NUCLEO-F031K6 - Development Board - Review

Table of contents

RoadTest: NUCLEO-F031K6 - Development Board

Author: sakthi.1260

Creation date:

Evaluation Type: Evaluation Boards

Did you receive all parts the manufacturer stated would be included in the package?: True

What other parts do you consider comparable to this product?: Arduino Nano

What were the biggest problems encountered?: - A few documentation were little vague from a amateur point of view. - Getting my first program compiled

Detailed Review:

Greetings,

 

Before I start with there review, I assumed myself to be a amateur in embedded systems and electronics at a few places in the Review process.

 

First Impressions

 

The parcel actually came in a good shape as usual. With a big expectation I unboxed and this was inside.

 

If you are a great fan of Arduino, don't set an expectation of getting a nice fancy box with DIY Love stickers and a nice document.

 

You get only the board and a printed card with "Pinouts and Main Features of the Board" . I felt the packing could have been better using a recyclable material than the Plastic one.

 

Well I was totally happy with build quality, the board is RoHS compliant and CE certified, those extra mm for headers are great for probing when you are using a mini bread board with no space around. Also the assembly on the PCB is great almost every component is replaceable (Passives are 0603 Packages, MCU LQFP32), just tweezers and hot air station is enough.The Legends would have been darker. I liked the Bicolor LED(Mentioned as tricolor in the User Manual) indicating Communication Status. I also see a couple of solder bridges, will see them later.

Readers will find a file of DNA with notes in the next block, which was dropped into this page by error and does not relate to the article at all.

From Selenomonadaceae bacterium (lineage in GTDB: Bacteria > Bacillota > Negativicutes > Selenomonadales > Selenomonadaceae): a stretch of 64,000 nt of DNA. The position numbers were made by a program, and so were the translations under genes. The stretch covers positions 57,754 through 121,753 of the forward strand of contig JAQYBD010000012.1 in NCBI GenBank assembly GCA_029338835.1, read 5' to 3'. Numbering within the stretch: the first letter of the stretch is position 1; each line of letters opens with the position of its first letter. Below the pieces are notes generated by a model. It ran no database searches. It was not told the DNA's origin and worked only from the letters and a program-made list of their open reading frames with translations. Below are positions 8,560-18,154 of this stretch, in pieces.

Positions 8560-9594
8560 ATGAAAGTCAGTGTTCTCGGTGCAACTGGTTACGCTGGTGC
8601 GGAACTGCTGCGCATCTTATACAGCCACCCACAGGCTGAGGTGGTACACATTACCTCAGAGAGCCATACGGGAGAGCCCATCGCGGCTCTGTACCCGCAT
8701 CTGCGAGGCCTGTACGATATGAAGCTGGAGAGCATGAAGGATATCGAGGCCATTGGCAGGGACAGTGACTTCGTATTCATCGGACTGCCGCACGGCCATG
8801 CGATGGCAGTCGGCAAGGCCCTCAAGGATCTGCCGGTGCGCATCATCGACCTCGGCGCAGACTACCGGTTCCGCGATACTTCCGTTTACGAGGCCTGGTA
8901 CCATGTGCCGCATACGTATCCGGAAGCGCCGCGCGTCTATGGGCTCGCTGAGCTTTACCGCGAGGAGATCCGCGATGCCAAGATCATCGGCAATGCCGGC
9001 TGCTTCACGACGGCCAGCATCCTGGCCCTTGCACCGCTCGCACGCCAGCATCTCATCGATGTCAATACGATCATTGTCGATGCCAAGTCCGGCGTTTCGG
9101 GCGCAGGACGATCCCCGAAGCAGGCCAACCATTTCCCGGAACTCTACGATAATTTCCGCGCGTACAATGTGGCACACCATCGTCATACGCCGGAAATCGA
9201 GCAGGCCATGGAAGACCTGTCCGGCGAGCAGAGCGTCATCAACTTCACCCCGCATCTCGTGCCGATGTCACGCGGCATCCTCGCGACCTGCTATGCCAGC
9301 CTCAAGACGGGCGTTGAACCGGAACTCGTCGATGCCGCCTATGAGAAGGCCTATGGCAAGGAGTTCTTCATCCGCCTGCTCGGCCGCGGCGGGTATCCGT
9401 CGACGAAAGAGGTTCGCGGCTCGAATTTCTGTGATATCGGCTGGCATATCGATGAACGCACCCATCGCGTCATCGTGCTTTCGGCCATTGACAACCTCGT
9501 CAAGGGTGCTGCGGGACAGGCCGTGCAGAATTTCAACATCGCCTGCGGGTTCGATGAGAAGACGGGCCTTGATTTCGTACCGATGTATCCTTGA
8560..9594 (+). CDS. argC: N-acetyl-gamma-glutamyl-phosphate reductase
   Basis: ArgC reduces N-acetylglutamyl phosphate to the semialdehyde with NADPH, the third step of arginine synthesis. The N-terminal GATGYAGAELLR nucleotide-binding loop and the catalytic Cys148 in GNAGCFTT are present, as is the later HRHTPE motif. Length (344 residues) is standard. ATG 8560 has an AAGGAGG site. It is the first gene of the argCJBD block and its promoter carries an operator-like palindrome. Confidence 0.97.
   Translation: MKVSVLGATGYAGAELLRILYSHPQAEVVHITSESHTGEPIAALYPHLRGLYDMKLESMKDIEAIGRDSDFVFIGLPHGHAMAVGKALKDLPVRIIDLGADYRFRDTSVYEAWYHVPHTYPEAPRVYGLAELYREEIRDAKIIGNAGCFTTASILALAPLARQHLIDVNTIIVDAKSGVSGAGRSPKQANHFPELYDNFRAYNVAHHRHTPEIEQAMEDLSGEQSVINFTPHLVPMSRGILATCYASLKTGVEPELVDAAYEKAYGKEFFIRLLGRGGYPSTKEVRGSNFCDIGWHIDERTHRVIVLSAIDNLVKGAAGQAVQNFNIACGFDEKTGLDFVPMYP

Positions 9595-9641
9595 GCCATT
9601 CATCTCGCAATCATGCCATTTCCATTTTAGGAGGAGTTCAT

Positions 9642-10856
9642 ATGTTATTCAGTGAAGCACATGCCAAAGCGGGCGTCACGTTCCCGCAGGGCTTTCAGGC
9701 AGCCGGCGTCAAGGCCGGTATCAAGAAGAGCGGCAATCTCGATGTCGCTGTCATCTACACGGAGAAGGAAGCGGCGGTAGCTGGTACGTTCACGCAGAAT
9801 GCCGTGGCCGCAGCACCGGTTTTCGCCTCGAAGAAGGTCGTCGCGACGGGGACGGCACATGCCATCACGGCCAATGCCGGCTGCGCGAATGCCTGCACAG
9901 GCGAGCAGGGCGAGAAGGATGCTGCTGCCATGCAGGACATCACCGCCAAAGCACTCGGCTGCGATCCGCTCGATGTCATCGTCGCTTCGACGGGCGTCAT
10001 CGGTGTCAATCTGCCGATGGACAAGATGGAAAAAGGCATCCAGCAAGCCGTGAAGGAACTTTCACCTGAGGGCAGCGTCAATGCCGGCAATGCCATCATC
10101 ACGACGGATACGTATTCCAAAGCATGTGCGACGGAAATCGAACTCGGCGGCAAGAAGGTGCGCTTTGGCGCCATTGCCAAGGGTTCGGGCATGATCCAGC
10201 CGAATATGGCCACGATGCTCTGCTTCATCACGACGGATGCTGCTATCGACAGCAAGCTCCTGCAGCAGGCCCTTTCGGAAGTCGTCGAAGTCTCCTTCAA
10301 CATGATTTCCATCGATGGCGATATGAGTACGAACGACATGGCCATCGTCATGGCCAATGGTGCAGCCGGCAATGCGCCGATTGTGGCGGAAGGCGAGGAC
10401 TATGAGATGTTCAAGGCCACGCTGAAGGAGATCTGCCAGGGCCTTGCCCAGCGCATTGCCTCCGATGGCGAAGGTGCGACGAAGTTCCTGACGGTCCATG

The Nucleo board has the same footprint and Pinout(mBED) of the Arduino Nano except for the length to be slightly longer.

(The I2C is on the A5 and A4 pins by default.

The Picture posted here is from mbed.org is STM32F303 Nucleo.

Certain small things like this are misguiding hope they fix it soon. Even the User Guide they provide is a generalized one)

The board input is 5V, the on board Regulator with maximum current of 500mA supplies the MCU with 3.3V also the VIN pin accepts a Voltage Range of 7V to 12V, with a current of 800mA for 7V.

 

 

Features

 

The MCU is Cortex M0 based STM32F031K6T6 running at 48MHz with a 32KB Flash and KB SRAM which is pretty good for mid sized Prototypes and Projects with smaller footprint.

 

The board has a total of 22  GPIO's 14 Digital IO and 8 Analog input similar the Arduino Nano. You also get 1 USART, 1 I2C(FM+) and 1 SPI Interfaces, the SPI interface also acts as a I2S. A couple of GPIO's are 5V tolerant.